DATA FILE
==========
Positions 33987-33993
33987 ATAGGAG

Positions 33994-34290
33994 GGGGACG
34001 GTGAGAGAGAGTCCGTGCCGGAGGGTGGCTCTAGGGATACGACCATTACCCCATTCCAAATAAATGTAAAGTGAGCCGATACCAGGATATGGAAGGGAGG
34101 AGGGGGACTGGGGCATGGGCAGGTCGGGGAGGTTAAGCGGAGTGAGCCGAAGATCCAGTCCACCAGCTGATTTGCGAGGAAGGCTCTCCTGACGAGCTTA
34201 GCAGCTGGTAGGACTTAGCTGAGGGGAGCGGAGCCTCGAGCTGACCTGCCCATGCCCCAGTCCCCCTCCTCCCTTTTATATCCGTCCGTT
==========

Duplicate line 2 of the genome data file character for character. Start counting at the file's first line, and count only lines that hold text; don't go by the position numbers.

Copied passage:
33987 ATAGGAG